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Vet Dermatol. 2014 Oct;25(5):475-e77. doi: 10.1111/vde.12134. Epub 2014 Jul 18.

Development and characterization of an equine skin-equivalent model.

Author information

1
UNIVET, Edifici Astrolabio, Avinguda Cerdanyola 92, 08172, Sant Cugat del Vallès, Barcelona, Spain.

Abstract

BACKGROUND:

There is increasing interest in the biological and pathological study of equine skin owing to the high prevalence of cutaneous diseases in horses. However, knowledge of equine skin cell biology and cultures is limited by the low number of in vitro studies in the literature.

HYPOTHESIS/OBJECTIVES:

The objective of the study was to develop and characterize an in vitro equine skin equivalent.

METHODS:

Cultures of pure equine keratinocytes and dermal fibroblasts were obtained by enzymatic digestion of skin biopsies. Fibroblasts were embedded into type I collagen matrices to obtain dermal scaffolds, the surface of which was seeded with keratinocytes. The three-dimensional cultures were exposed to the air-liquid interface to enable epidermal stratification.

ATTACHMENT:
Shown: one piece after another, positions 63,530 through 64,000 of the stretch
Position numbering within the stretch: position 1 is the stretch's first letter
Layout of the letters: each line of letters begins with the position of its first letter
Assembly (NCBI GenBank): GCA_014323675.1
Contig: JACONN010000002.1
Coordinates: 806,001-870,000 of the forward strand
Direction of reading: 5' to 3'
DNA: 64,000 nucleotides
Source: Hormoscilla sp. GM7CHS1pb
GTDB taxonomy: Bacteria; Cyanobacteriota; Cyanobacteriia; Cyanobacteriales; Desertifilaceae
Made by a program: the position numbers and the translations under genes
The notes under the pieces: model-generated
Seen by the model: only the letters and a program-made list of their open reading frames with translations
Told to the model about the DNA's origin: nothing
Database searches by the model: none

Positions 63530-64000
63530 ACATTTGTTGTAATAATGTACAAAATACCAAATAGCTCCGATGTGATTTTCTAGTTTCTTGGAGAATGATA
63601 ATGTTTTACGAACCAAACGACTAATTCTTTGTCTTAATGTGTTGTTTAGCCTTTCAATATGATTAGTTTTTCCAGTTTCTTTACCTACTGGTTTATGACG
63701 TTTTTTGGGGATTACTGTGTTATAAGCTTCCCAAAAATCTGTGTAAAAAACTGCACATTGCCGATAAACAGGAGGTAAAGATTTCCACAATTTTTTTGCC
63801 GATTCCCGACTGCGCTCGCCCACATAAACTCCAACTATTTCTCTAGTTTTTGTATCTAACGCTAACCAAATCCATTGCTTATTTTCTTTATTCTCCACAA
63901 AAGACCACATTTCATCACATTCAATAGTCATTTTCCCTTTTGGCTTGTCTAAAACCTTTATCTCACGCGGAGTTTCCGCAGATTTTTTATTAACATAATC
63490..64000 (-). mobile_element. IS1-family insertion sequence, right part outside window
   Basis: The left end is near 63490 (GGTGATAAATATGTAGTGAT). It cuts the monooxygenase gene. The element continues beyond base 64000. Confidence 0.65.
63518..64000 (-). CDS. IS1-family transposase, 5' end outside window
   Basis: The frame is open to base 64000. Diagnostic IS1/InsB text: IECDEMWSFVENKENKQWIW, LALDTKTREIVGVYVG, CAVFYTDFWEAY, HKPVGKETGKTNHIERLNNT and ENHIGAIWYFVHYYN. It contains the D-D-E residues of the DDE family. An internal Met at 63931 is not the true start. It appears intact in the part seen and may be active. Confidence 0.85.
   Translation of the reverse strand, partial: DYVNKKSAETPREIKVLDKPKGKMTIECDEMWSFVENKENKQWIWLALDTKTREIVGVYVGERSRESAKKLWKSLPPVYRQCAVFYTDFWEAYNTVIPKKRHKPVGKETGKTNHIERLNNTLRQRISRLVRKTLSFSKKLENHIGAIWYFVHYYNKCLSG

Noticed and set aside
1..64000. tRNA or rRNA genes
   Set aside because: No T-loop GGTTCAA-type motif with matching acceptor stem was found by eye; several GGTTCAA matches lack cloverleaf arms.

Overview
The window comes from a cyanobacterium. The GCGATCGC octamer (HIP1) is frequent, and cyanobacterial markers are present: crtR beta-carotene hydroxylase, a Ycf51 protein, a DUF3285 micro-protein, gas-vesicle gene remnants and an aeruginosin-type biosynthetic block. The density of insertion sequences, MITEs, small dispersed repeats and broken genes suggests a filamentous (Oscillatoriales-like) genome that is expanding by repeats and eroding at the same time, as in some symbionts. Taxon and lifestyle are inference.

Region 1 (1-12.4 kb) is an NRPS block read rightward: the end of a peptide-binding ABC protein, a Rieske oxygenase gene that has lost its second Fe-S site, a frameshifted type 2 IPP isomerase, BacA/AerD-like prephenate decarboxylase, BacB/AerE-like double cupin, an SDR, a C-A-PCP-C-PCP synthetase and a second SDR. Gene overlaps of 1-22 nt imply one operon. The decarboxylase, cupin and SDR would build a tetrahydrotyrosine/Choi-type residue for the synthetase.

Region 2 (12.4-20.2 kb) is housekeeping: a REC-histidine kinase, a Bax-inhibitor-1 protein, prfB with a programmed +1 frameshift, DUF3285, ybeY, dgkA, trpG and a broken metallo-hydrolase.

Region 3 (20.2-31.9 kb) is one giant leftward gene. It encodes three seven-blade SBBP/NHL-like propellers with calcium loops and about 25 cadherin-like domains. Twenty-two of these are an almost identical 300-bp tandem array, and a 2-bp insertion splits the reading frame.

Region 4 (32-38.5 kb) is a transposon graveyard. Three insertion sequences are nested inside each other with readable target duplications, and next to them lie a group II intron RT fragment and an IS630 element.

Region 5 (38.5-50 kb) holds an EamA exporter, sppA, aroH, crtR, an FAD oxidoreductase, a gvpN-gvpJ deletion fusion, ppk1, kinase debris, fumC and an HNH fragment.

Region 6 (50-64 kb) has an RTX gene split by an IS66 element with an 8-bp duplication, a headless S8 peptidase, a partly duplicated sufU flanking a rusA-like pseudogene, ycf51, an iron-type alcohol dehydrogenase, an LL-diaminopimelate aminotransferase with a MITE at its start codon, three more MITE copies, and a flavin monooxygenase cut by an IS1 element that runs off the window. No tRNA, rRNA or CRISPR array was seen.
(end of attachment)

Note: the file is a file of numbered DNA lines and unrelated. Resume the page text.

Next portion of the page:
RESULTS:

After 14 days in air-exposed conditions, histological analysis showed that keratinocytes underwent differentiation into a multilayered epidermis. Immunohistochemical studies revealed the expression of epidermal cytokeratin in keratinocytes, whereas vimentin was expressed in dermal fibroblasts, as expected in equine skin. Immunostaining of Ki67 showed proliferative keratinocytes in the stratum basale. A continuous basement membrane at the dermo-epidermal junction was also detected immunohistochemically through the expression of its major components (type IV collagen and laminin 5). Ultrastructural analysis by electron microscopy showed desmosomes located among keratinocytes in all layers and hemidesmosomes among the basal keratinocytes and lamina densa.

CONCLUSIONS AND CLINICAL IMPORTANCE:

This study reports, for the first time, the development of an in vitro equine skin-equivalent model that resembles equine skin morphologically, immunohistochemically and ultrastructurally.

PMID:
25041278
DOI:
10.1111/vde.12134
[Indexed for MEDLINE]

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